While the Nigerian women’s bobsled team makes headlines at the 2018 Winter Olympics, UVM first-year student Connor Wilson is quietly taking his own place in the pantheon of unlikely Olympians. The lone athlete representing his native South Africa in PyeongChang, Wilson will compete in the slalom and giant slalom skiing events.
Days before departing Burlington for South Korea, Wilson reflected on the momentous weeks ahead. “It is a big race, what I’ve been leading up to my whole life,” he says with a clipped, South African accent. “Every single ounce of effort I’ve put into ski racing is now in a few minutes of ski racing at the Olympics. And those minutes are going to count more than my past years of ski racing, all of them combined.”
As for the spotlight on a one-man team marching into the Olympic Stadium for the opening ceremonies, Wilson adds, “Although I’ll be walking alone, it is going to be one of the proudest moments of my life. I think that’s what every athlete dreams for, to carry their country’s flag.”
Wilson’s journey to the Olympics started fifteen years ago, at age five, when he snapped into a pair of bindings for the first time on a family trip to the ski slopes of Sun Valley, Idaho. A couple of years living in the United States, due to his grandmother’s illness, brought Wilson to Deerfield, Massachusetts, where he tried racing with a school team. “I was sold,” he says.
Training back in South Africa, though, not so simple as New England. His options were the Tiffindel Ski Resort in the Eastern Cape or Afriski Mountain Resort in neighboring Lesotho. Long drives and lots of man-made snow, but Wilson kept at it, competing on his home continent, in Europe and the United States to build his International Ski Federation points up to the Olympic standard.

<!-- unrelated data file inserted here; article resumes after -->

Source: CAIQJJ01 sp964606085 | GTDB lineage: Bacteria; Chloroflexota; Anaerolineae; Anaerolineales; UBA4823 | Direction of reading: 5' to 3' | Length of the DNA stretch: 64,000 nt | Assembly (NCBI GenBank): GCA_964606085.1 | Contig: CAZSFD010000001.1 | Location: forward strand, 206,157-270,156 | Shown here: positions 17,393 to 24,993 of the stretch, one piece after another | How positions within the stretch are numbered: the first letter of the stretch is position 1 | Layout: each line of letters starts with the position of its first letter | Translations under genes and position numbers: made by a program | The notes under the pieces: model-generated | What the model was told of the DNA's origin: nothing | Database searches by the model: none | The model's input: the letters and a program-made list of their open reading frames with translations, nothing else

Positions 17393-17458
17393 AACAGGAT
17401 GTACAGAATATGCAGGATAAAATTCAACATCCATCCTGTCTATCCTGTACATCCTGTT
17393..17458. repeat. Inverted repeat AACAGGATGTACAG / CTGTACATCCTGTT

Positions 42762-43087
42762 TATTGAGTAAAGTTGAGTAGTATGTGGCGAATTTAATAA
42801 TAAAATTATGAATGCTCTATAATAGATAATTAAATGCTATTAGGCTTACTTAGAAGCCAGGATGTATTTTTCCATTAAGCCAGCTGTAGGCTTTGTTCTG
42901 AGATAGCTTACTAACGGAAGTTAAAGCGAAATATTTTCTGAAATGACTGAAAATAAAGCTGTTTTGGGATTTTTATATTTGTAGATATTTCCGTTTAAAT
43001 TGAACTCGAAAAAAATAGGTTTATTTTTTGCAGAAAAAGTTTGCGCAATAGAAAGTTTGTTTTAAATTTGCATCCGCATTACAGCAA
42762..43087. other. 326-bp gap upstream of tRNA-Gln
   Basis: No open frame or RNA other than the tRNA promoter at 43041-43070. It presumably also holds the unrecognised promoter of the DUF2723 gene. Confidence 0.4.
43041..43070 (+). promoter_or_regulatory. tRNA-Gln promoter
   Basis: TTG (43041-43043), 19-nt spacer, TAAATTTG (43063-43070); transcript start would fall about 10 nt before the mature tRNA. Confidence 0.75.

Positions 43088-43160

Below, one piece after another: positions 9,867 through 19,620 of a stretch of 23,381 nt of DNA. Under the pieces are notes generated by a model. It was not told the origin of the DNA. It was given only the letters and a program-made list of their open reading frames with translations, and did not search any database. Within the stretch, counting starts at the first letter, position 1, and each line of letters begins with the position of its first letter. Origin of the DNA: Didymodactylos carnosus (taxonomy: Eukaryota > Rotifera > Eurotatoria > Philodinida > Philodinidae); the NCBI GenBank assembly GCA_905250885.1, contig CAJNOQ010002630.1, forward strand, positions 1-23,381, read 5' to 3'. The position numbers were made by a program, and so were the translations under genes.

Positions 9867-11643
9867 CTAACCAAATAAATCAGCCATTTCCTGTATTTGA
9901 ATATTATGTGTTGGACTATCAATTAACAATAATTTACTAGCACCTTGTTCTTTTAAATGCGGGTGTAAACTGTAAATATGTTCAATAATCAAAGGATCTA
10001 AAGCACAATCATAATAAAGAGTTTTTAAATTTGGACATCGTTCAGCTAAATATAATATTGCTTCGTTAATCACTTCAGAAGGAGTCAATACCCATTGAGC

When Wilson considered higher education options in the United States, he was very familiar with Vermont since his mother and brother both graduated from Middlebury College. But his focus on a pre-veterinary medicine major and the appeal of Burlington steered him to UVM. He’s found a solid home on campus in the Wellness Environment and a family of fellow athletes on the slopes with the Mount Mansfield Ski Club. His routine: train in the morning, classes in the afternoon, study in the evening.
Post-Olympics, Wilson has his eye on another prize right back at his home university. As he continues to progress as a skier, he hopes to earn a place on the Vermont varsity team, a program that has earned six NCAA Championships. As he says of the Olympics, the same might be said for this next mountain on the horizon: “Always a new experience. Skiing takes you places you never thought you would go.”
Watch for Wilson Wednesday, Feb. 21 as he competes in the Men's Slalom, 8 p.m. EST on NBC. See a full list of UVM Olympians' events.